The Flensburg Government also known as the Flensburg Cabinet (Flensburger Kabinett), was the short-lived government of Nazi Germany during a period of several weeks around the end of World War II in Europe. The government was formed following the suicide of Adolf Hitler on 30 April during the Battle of Berlin, and headed by Grand Admiral Karl Dönitz and Lutz Graf Schwerin von Krosigk as the Reichspräsident and Leading Minister (Reich Chancellor) respectively. Lutz Graf Schwerin von Krosigk died very old age 89 on 04-03-1977 in Essen. The administration was referred to as the “Flensburg Government” because Dönitz’s headquarters was located in the city of Flensburg in Northern Germany. Due to the rapid Allied advance, its effective jurisdiction was limited to a narrow wedge of territory running from the Austrian border through Berlin to the Danish border. Hitler in his political testament named Grand Admiral Karl Dönitz his successor as Reich President and Supreme Commander of the Armed Forces, and designated Propaganda Minister Joseph Goebbels head of government as Reich Chancellor. The Goebbels couple killed their six children and committed suicide in the Berlin Führerbunker on May 1. Dönitz, who was not in Berlin, accepted the office in a broadcast address. The remaining ministers of the Hitler cabinet, who had fled from the Battle of Berlin to Wehrmacht barracks near Plön in Holstein, officially resigned the next day.
Dönitz assigned Finance Minister Lutz Graf Schwerin von Krosigk with the formation of a Reich government. His cabinet first met in Eutin on May 2; immediately afterwards, it had to proceed to the Mürwick naval academy in Flensburg in view of advancing British Second Army forces, capturing the nearby city of Lübeck on the same day.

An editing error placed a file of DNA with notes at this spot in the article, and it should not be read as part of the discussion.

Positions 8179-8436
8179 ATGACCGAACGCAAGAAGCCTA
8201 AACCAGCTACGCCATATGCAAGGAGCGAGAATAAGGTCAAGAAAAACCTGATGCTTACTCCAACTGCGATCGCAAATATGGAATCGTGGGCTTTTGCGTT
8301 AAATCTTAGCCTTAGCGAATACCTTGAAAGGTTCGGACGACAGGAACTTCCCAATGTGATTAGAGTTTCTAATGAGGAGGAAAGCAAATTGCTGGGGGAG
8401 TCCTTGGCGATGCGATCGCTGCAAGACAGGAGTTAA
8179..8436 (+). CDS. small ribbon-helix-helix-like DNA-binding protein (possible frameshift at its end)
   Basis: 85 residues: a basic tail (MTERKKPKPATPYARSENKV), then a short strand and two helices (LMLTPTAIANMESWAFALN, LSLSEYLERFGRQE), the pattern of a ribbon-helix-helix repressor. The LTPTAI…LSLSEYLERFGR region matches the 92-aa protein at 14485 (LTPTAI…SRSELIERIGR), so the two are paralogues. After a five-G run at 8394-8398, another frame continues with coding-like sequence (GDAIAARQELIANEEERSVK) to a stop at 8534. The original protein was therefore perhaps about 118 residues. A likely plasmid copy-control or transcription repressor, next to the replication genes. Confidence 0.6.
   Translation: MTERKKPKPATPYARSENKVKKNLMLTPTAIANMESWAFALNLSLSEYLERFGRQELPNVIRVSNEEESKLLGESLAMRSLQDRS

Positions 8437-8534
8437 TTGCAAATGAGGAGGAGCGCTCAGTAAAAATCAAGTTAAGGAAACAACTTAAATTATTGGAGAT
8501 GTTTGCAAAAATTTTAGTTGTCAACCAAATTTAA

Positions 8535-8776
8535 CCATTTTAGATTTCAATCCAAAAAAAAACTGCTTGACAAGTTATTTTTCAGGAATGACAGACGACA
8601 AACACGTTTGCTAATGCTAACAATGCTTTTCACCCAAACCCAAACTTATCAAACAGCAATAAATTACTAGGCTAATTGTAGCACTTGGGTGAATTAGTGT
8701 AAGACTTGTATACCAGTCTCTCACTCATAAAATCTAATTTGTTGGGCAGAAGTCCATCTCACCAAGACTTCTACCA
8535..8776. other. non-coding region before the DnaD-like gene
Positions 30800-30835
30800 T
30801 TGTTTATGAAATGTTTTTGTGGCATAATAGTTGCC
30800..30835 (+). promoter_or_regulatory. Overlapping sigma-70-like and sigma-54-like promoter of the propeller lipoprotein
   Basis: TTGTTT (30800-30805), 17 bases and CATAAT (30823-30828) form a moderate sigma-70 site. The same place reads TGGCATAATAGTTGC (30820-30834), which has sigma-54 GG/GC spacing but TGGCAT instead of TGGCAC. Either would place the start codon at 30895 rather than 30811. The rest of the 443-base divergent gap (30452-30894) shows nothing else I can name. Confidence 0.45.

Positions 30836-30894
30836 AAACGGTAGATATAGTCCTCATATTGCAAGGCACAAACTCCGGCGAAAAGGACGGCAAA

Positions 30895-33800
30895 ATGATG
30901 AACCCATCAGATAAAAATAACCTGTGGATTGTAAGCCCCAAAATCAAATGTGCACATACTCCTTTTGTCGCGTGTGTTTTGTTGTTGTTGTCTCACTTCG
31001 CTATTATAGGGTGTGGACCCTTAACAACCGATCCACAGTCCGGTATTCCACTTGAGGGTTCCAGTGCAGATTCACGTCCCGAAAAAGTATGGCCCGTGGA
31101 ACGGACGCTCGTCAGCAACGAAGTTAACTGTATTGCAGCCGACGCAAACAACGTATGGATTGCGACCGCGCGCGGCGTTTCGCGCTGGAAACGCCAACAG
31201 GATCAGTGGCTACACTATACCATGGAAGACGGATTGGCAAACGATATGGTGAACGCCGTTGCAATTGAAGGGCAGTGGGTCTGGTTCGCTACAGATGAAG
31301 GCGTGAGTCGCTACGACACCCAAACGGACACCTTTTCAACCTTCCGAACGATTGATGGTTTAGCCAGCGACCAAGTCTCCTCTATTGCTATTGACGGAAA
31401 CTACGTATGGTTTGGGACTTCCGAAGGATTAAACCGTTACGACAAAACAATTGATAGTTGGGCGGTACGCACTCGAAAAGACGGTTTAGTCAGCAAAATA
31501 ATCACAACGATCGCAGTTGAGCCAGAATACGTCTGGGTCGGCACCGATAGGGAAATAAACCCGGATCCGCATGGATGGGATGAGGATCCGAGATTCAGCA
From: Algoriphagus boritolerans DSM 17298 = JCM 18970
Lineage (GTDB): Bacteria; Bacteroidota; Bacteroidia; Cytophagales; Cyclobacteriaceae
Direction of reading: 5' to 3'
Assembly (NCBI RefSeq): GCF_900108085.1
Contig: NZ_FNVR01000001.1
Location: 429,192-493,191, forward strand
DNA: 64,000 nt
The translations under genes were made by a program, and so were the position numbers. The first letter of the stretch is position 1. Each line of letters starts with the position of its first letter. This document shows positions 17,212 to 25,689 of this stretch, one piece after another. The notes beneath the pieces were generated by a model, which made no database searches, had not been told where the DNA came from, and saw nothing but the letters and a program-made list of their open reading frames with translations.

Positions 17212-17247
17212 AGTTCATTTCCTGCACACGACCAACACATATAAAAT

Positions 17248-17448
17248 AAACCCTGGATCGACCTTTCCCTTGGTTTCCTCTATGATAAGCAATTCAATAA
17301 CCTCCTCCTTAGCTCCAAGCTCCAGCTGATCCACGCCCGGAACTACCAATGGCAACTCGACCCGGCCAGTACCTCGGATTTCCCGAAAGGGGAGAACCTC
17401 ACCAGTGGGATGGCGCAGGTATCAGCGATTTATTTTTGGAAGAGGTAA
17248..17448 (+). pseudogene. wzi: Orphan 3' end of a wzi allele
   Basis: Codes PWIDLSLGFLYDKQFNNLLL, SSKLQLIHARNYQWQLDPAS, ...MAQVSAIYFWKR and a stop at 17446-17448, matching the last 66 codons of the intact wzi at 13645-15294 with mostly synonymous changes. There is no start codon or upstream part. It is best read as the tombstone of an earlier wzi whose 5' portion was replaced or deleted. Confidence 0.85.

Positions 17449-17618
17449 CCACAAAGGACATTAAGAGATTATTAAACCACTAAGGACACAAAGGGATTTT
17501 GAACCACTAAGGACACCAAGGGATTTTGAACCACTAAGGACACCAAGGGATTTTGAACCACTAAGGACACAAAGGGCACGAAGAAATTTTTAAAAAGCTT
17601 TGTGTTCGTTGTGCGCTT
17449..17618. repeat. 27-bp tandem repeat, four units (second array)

Dönitz’ main task was the initiation of the German Instrument of Surrender, signed by the Oberkommando der Wehrmacht (OKW) on May 8/9. Within Allied occupied Germany, the Schwerin von Krosigk cabinet officially resided at the Mürwik naval base until the arrest of its ministers on May 23. This government was never recognised by the Allied powers or by anyone else. By the Berlin Declaration of June 5, the supreme authority in the German Reich passed to the Allied Control Council. On 12 May, American Major General Lowell W. Rooks and his British deputy, Brigadier Edward J. Foord arrived in Flensburg and established their quarters in the passenger ship Patria, docked in Flensburg harbour. Their mission was to liaise with the Dönitz “acting government” and to impose the will of the victorious Allied Powers on the German High Command. After several contacts between the Allied liaison officers and the Dönitz acting government, on 21 May the Supreme Head quarters Allied Expeditionary Force (SHAEF), in agreement with the Soviet High Command, decided to dissolve the Flensburg government and arrest its members as POWs. The dissolution was carried out on 23 May. On that day, a British officer went to Dönitz’s headquarters and asked to speak to the members of the government. Dönitz, Hans Georg von Friedeburg and Alfred Jodl were then taken aboard the Patria, where Major General Rooks informed them of the dissolution of the Government and placed them under arrest.
The communication regarding the dissolution of the acting Government and the arrest of its members was made in a formal manner, around a table on Patria’s deck: Dönitz, Jodl and Von Friedeburg sat on one side, with Major General Rooks, British Navy Captain Mund and Soviet General Nikolai Trusov on the other. Brigadier Foord remained standing, next to Major General Rooks, and an official interpreter was also present at the proceedings. By the time Dönitz emerged from the ship, the town’s main street was filled with British tanks and troops rounding up the Germans. Von Friedeburg committed suicide , while Dönitz, Albert Speer), Alfred Jodl and other members of the dissolved Flensburg Government were taken prisoner. The war had a definite end now on May 23th 1945.